A revolutionary new supercomputer powered by Adenosine triphosphate (ATP), the energy source for every living cell in your body, is ridiculously small and much more efficient than a traditional supercomputer. That’s because instead of electricity, this computer is powered by biological agents. This means it needs little to any cooling, and can be scaled to the size of a book.
The breakthrough was made by a team led by Prof. Nicolau, the Chair of the Department of Bioengineering at McGill, in collaboration with researchers from Germany, Sweden and Holland.
“We’ve managed to create a very complex network in a very small area,” says Dan Nicolau, Sr. with a laugh. He began working on the idea with his son, Dan Jr., more than a decade ago and was then joined by colleagues from Germany, Sweden and The Netherlands, some 7 years ago. “This started as a back of an envelope idea, after too much rum I think, with drawings of what looked like small worms exploring mazes.”
Today, supercomputers can be as big as a warehouse and cost in the range of hundreds of millions of dollars. They also suck a lot of energy, which seems to run directly counter to calls for energy efficiency and conservation. The National Security Agency, for example, has created a mammoth 1.2 million square foot facility in the deserts of Utah that cost at least $1.5 billion and consumes 65 MW of power and 1.7 million gallons of water per day. But are they worth it? You bet.
All those silicon powerhouses work in tandem, processing data in parallel computations. Some operations might take your computer years to make, but only minutes on a supercomputer. Take the simulations of the interactions between 64 million atoms that form the HIV capsid, the protein shell that protects the virus’ genetic material. The computations required are simply staggering, but once complete scientists could discover how atoms work together to protect the HIV genetic material. Then you can design drugs, probably modeled using the same supercomputer, that interfere with that cooperation, and the virus can then be neutralized. This process could be significantly streamlined by a biological computer, if it can ever be fully scaled.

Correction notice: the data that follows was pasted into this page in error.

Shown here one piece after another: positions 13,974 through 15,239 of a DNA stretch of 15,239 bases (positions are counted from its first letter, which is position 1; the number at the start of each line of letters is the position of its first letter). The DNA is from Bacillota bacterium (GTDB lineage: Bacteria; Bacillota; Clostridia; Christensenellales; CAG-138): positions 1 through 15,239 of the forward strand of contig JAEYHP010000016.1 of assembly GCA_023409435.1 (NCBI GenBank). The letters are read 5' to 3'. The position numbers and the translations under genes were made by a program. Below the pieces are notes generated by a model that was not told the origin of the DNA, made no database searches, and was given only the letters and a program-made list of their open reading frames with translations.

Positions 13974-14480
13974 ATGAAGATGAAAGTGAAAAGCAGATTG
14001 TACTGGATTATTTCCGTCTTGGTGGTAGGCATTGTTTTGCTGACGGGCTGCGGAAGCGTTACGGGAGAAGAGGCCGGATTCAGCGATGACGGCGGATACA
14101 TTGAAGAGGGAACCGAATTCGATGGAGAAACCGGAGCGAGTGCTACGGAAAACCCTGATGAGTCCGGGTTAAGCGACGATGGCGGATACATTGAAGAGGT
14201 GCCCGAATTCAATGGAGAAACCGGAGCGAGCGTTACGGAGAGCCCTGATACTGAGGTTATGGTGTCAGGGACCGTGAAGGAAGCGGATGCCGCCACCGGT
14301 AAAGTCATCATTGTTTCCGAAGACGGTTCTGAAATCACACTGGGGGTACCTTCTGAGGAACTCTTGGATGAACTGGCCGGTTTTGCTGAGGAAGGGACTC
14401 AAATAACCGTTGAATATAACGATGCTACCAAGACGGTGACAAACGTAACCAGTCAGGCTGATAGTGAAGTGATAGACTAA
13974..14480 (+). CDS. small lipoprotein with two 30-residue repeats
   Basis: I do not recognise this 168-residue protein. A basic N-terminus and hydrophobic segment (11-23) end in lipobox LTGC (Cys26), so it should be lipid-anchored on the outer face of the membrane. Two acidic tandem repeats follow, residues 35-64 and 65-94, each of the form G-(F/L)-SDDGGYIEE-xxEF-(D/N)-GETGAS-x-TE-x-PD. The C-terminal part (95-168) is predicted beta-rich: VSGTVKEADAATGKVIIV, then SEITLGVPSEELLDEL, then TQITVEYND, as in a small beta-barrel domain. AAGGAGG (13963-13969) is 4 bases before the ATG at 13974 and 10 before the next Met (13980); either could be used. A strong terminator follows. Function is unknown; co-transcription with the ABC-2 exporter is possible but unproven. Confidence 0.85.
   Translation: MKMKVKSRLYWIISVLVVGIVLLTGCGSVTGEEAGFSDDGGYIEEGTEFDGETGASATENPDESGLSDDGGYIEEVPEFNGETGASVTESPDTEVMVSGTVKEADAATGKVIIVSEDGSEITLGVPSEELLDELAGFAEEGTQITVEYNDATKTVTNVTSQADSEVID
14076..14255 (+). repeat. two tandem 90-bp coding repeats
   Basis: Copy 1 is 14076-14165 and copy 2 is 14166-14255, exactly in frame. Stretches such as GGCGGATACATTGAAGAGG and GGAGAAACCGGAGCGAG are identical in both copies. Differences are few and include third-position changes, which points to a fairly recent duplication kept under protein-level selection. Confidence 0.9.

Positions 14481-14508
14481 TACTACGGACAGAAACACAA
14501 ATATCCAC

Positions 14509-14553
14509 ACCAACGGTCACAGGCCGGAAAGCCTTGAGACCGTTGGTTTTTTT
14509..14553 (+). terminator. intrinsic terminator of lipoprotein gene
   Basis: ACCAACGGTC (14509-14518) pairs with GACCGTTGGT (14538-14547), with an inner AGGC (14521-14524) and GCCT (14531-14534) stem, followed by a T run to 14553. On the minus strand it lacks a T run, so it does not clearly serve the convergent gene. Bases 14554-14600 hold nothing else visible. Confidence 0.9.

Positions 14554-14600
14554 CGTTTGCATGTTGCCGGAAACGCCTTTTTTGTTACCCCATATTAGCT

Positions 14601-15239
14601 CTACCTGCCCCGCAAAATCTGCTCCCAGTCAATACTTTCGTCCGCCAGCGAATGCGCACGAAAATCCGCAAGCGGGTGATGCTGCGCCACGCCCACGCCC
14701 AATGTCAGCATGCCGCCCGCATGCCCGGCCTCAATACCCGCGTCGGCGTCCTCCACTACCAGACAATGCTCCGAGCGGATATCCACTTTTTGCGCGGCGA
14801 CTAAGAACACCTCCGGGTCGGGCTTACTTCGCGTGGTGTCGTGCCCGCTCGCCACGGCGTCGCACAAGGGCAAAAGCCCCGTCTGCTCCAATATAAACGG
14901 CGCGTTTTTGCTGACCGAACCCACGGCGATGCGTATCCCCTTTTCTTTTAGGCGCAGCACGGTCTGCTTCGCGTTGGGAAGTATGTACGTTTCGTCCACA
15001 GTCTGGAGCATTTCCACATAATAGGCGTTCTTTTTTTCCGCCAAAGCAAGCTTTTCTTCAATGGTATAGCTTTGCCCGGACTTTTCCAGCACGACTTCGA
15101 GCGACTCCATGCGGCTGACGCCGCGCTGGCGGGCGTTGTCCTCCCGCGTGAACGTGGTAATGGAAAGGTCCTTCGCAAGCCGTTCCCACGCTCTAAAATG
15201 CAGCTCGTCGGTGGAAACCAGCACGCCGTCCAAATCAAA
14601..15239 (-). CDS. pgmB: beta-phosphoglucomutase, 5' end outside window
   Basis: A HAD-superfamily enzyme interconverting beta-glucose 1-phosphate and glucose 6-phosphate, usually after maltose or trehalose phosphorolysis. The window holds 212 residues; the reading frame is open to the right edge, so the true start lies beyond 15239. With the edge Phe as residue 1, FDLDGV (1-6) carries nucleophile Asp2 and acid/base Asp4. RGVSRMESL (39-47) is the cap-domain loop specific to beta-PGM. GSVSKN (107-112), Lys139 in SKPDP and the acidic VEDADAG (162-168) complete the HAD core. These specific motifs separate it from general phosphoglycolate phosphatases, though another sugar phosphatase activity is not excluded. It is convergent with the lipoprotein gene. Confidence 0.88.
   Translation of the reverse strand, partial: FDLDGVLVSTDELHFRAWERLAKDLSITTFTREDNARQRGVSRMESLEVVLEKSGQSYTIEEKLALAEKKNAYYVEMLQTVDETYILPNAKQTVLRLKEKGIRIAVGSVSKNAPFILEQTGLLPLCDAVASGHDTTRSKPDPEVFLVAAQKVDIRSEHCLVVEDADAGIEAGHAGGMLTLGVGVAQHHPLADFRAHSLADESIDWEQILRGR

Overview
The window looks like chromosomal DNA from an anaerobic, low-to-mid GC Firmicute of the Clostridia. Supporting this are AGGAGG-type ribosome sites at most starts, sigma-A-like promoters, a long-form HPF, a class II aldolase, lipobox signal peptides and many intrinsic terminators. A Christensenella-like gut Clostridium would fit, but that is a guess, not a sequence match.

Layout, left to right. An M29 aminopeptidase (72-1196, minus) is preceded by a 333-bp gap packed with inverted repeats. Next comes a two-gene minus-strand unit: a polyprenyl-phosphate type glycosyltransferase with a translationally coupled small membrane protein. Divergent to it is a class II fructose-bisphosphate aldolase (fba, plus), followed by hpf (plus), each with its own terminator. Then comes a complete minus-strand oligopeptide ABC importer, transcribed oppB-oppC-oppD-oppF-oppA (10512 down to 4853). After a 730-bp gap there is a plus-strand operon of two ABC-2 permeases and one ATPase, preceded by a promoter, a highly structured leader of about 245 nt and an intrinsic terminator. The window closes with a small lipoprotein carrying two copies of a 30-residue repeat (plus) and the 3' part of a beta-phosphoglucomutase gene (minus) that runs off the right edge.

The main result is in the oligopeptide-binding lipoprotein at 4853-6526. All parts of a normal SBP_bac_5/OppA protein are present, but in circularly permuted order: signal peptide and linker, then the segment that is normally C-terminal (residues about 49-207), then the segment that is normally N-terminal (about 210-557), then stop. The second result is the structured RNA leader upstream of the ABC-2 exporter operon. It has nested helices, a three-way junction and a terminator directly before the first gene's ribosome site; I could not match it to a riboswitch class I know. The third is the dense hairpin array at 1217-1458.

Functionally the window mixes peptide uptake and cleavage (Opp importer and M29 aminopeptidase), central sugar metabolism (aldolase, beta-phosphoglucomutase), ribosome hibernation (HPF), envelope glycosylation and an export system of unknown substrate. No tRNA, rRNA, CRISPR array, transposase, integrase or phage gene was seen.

Stripped to its bear essence, the biological supercomputer looks like the road map of a busy city, where vehicles of different sizes and power move along designated roads (channels). In this case, the city is a 1.5 cm square chip with etched channel through which short string of proteins, not electrons, zip past. This movement is powered by the chemical ATP — the juice of life. “This started as a back of an envelope idea, after too much rum I think, with drawings of what looked like small worms exploring mazes,” Nicolau said.
This circuit was used to solve a complex classical mathematical problem by using parallel computing of the kind used by supercomputers. Of course, its capabilities are light years away from a conventional supercomputer. These are just the first baby steps, though. Moreover, Nicolau reckons some very interesting things could happen if you combine the two — biological and conventional computing — in a hybrid model. “Right now we’re working on a variety of ways to push the research further.”
Findings appeared in PNAS.